Short review: 3 Move to end: 44
Fast forward: 4 Move to beginning: 77
Disconnect: 5 To end one rept and start another: 8
For questions or problems, call extensions 65599 or 65690.
The cath report should be dictated as “Released, not verified.” One should not designate
the report as a draft, as this can not be accessed through the computer. The attending
cardiologist will need to review the report, and then sign online. At this time, the status
will be changed to “Released, Verified.”
Although the cath report is dictated on the day of the procedure, the patient care letter is
not dictated until a course of management has been determined for the patient. Thus, the
letter should not be dictated until after the patient is discussed with CV surgery and the
other faculty. A running status report for reports and letters should be kept in the cath lab
The dictated reports will be delivered to Donna and Gay in the Cardiology office area.
The fellows and attendings will need to proof and sign the letters and reports, and then
return them to the office area for the necessary xeroxing and distribution.
9. It is crucial that the referring physician be contacted by telephone on the day of the
catheterization with the report of the findings, and a proposed plan. Additional follow-up
telephone calls should be made as indicated. It is absolutely critical that this function be
performed religiously, as it is necessary to insure future referrals from these physicians.
When the referralis from an outside facility, it is usually best if the phone call is made by
the attending. Please work hard to facilitate this.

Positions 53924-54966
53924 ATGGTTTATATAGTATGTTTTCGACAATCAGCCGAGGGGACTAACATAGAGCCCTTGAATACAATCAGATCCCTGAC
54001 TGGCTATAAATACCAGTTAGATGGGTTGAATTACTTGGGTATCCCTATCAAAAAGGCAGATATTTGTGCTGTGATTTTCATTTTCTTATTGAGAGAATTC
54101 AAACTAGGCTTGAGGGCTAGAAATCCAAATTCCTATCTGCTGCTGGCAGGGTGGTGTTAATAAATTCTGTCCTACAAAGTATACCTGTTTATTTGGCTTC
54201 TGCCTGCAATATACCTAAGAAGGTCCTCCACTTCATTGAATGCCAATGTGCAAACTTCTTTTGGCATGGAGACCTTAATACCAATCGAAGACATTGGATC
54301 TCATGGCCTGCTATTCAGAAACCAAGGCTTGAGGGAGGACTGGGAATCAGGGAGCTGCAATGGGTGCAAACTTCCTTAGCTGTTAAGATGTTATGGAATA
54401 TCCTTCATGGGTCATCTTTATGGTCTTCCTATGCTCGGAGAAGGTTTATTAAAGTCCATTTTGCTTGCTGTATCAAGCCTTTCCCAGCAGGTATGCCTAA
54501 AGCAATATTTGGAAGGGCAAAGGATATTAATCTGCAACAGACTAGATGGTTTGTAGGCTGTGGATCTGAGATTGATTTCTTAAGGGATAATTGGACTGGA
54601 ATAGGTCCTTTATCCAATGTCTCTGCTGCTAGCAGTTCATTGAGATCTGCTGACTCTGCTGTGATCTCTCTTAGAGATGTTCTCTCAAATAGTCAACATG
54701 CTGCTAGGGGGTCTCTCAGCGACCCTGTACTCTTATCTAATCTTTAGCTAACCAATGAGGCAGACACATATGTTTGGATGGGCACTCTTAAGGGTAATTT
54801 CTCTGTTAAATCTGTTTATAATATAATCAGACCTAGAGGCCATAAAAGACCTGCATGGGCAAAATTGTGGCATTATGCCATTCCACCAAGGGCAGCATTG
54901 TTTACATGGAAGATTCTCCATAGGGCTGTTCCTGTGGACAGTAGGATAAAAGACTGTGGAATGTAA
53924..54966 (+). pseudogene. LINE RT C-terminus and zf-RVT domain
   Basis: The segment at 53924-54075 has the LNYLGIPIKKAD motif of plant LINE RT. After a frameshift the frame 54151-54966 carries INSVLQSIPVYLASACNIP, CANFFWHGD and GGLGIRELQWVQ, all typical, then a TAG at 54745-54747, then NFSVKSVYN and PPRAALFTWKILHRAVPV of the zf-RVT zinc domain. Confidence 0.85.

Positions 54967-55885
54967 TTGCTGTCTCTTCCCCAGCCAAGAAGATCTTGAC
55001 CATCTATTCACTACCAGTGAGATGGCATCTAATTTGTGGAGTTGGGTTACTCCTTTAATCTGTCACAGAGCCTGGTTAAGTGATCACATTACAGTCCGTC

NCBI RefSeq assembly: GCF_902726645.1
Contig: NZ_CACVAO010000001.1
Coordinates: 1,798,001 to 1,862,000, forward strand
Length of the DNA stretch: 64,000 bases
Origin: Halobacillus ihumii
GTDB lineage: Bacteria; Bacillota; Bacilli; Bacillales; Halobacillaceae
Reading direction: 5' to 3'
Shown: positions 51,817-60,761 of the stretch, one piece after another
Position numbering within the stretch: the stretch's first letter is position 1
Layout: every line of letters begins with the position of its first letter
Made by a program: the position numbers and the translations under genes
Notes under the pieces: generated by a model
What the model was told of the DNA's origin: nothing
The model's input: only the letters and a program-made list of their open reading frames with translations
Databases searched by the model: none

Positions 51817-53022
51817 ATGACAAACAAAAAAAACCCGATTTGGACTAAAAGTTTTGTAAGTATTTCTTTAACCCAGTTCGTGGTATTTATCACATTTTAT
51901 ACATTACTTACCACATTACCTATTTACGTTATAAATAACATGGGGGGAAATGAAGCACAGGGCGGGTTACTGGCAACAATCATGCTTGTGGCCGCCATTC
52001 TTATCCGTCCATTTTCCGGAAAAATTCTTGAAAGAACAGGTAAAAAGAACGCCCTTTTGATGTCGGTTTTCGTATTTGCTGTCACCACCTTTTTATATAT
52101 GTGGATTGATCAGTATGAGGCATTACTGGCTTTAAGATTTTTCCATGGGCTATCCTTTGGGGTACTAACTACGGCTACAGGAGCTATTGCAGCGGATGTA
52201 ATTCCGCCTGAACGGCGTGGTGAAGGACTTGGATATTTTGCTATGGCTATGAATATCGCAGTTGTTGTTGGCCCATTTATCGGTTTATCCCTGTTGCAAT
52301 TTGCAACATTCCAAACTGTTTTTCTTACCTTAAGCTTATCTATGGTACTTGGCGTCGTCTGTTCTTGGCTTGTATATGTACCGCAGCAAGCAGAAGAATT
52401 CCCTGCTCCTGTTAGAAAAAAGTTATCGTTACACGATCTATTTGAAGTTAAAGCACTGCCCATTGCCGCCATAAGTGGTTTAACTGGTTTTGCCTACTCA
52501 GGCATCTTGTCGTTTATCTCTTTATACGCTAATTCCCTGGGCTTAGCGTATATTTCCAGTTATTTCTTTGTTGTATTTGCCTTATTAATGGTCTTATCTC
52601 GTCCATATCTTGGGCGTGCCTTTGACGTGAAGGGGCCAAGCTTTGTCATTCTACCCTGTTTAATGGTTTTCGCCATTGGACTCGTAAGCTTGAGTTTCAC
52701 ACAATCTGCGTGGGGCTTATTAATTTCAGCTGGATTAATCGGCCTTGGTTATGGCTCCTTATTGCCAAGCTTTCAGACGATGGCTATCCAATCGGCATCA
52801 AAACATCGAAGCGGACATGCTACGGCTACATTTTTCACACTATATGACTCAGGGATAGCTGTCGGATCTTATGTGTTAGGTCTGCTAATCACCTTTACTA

10. All patients undergoing cardiac catheterization need to have fasting cholesterol,
HDL, and triglycerides drawn the morning of the procedure.
11. All patients undergoing evaluation for valvular disease require in house dental
consultation prior to discharge.
Senior Invasive Fellow
A. Clinics: The fellow will attend the Monday morning and Tuesday afternoon clinic. He/she
may be called upon to assume some responsibility as a junior attending in discussing cases with
the Medicine resident, or medical students.
B. Electrocardiograms and Exercise Tests: The fellow may be called upon to interpret ECG’s,
especially in the absence of Dr. Froelicher. He/she will share responsibility for supervision of
treadmill tests Monday and Thursday afternoons.
C. CCU Rounds: The senior fellow is encouraged to attend Wednesday AM IICU rounds,
unless there is an early cath case, which will take precedence.
D. Cardiac Catheterization Laboratory:
l. The senior invasive fellow needs to be aware of the specific details surrounding each
case. The senior invasive fellow has primary responsibility for the coordination of the
invasive rotation at the VA. As such, this individual must know all of the important
details concerning the patients who have been seen, or for whom procedures are being
2. During the right and left heart catheterizations, the senior invasive fellow will assist
the junior fellow, and will aid in the instruction of the fellow. Early in the rotation,
however, the cath lab attending will primarily instruct the junior fellow, and the senior
invasive fellow will be less active during the early stages of the case.
3. As with the junior invasive fellows, it is recognized that the learning curve among
individuals varies. Initially, the fellow will engage the catheters in the ostia of the
coronary arteries, and will inject contrast. As the fellow's skills progress, he/she may
learn to set up views, and to pan. Again, such decisions are at the discretion of the
4. The senior invasive fellow will be responsible for seeing patients who are to undergo
PTCA. This will require examining the patient, obtaining consent, and writing pre-
PTCA orders. The fellow will also need to be certain that an ICU bed is available for the
patients post PTCA. In addition, the fellow is required to submit the patient’s name
to the operating room supervisor by 8:30 on the morning prior to the PTCA. This is
now done on-line. You should review the procedure for this with Evelyn
Mickevicius (Surgery Administrative Assistant) at Extension 65738.
During the procedure, the fellow will assist the primary PTCA operator(s). After the